Many are drawn to Bali by its mystical allure and promise of spiritual enlightenment. While some find what they seek, others don't. However, true enlightenment often comes from within and can be pursued anywhere in the world or with the guidance of a therapist. Bali does offer numerous meditation spots, creating an environment conducive to introspection and self-discovery.
Interestingly, the majority of Balinese don't actively engage in spiritual practices, except for a few rare exceptions. Instead, their leisure activities often revolve around playing cards and gambling.
Entertainment options abound in Bali, catering to diverse tastes and preferences. Most residents own a bike or car and travel extensively.  Typically, a journey from south to north takes just over three hours, with bikes being the preferred mode of transport to navigate through traffic.
One thing that is consistent anywhere you go is food. Bali has that characteristic Asian street food culture. Everywhere you turn, there are carts offering varieties of dishes all freshly made. There are also tons of cafes, catering to all budgets. Anything from $1 to $100. The price doesn't always reflect how tasty the food is. You really need to try for yourself to know.
On Healthcare Realities in Bali
The healthcare system here is simply a nightmare! If you're a tourist with insurance, you're fine. But living here long-term without insurance is terrifying! The only advice – don't get sick.
During my time in Bali, I only needed dental treatment, but it took me five visits to different dentists to find one that was somewhat decent.
The price tag doesn't necessarily reflect professionalism. Sure, all the cheap specialists are terrible, but the problem is that most of the expensive ones are too! Visit a doctor with a fever and cough, and they'll prescribe paracetamol. For a sore ear, they'll prescribe antibiotics without bothering to investigate first. Falling ill in Bali is frightening!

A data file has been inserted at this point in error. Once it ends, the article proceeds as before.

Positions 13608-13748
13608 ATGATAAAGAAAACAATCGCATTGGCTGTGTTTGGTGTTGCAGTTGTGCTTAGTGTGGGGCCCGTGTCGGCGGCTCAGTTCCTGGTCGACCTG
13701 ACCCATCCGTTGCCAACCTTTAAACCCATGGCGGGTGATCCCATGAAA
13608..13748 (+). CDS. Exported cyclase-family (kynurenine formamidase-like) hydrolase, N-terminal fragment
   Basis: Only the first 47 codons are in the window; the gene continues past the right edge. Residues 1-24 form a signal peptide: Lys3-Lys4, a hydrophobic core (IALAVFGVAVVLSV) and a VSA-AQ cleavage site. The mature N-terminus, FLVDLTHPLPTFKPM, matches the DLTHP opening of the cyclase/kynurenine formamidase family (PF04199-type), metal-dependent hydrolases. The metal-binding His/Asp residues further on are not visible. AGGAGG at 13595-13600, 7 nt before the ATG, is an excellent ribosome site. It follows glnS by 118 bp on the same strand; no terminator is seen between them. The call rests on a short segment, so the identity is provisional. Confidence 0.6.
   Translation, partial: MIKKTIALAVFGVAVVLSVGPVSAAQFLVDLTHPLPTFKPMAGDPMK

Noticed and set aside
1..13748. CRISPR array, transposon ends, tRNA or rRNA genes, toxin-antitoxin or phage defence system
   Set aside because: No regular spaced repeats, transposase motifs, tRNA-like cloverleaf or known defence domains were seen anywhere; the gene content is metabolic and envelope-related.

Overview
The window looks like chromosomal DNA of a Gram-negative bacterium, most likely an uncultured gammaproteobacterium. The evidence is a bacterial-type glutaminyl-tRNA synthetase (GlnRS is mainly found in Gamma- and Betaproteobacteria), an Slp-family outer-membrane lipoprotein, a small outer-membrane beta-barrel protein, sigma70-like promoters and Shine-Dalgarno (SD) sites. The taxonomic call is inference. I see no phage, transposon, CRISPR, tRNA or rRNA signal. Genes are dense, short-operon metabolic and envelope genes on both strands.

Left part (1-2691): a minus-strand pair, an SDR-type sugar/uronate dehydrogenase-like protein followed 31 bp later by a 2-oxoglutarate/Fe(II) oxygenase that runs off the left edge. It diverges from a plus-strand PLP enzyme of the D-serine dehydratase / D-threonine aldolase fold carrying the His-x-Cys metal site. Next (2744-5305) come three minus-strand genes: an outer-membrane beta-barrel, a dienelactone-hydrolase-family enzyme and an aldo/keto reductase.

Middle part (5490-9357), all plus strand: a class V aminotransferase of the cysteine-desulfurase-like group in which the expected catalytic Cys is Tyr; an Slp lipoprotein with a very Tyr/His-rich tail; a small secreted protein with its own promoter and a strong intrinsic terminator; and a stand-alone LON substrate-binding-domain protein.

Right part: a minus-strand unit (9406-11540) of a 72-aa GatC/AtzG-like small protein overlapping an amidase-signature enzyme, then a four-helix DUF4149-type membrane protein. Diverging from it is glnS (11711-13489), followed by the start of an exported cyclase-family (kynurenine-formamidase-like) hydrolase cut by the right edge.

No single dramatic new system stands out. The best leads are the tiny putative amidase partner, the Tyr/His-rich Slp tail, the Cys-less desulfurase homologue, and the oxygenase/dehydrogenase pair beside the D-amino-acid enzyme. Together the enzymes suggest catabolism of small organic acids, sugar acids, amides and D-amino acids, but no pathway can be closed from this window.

And to think, I gave birth here! Although everything went smoothly, I attribute it to the fact that the obstetrician was my husband's cousin. We had everything arranged with him in advance. However, the idea of giving birth in a random hospital doesn't appeal to me.
In Bali, so-called natural childbirth is popular – in a tub, with flowers... all this esoteric stuff! I didn't choose that option, and neither do the locals; it's all designed solely for tourists.
On Law Enforcement in Bali
Dealing with police in Bali is a nightmare! Corruption runs deep, and that’s all that needs to be said to paint the general picture.
Money can grease the wheels of justice for all possible offences, starting from riding bikes without helmets to drunk driving. This includes offences as serious as drug-related crimes, which are theoretically punishable by death. Basically, a hefty sum can secure freedom. Although the price tag is steep, people tend to pay their way out.
While the island is relatively safe from more serious crimes like murder and assault, theft is a persistent issue, particularly in tourist areas. The Balinese often attribute theft to the wrongdoings of migrants from Java, but the situation is more complex. Equally concerning is the prevalence of credit card data theft, for which law enforcement offers no help. The police do not seem to do anything but extract bribes.
On Her Future Plans
I really miss Russia. I have been away for two and a half years now. I hope to be able to go there for a visit soon.
Currently, I'm sorting out passports for my son. He already has his Indonesian documents, and we're now in the process of obtaining Russian citizenship for him. It's doable, although it requires time and finances. Once completed, we aim to travel to Russia, even if just for a brief visit of two or three weeks, to see his grandparents.
On a positive note, they come to Bali to visit us every year, so it's not as bad as it could be.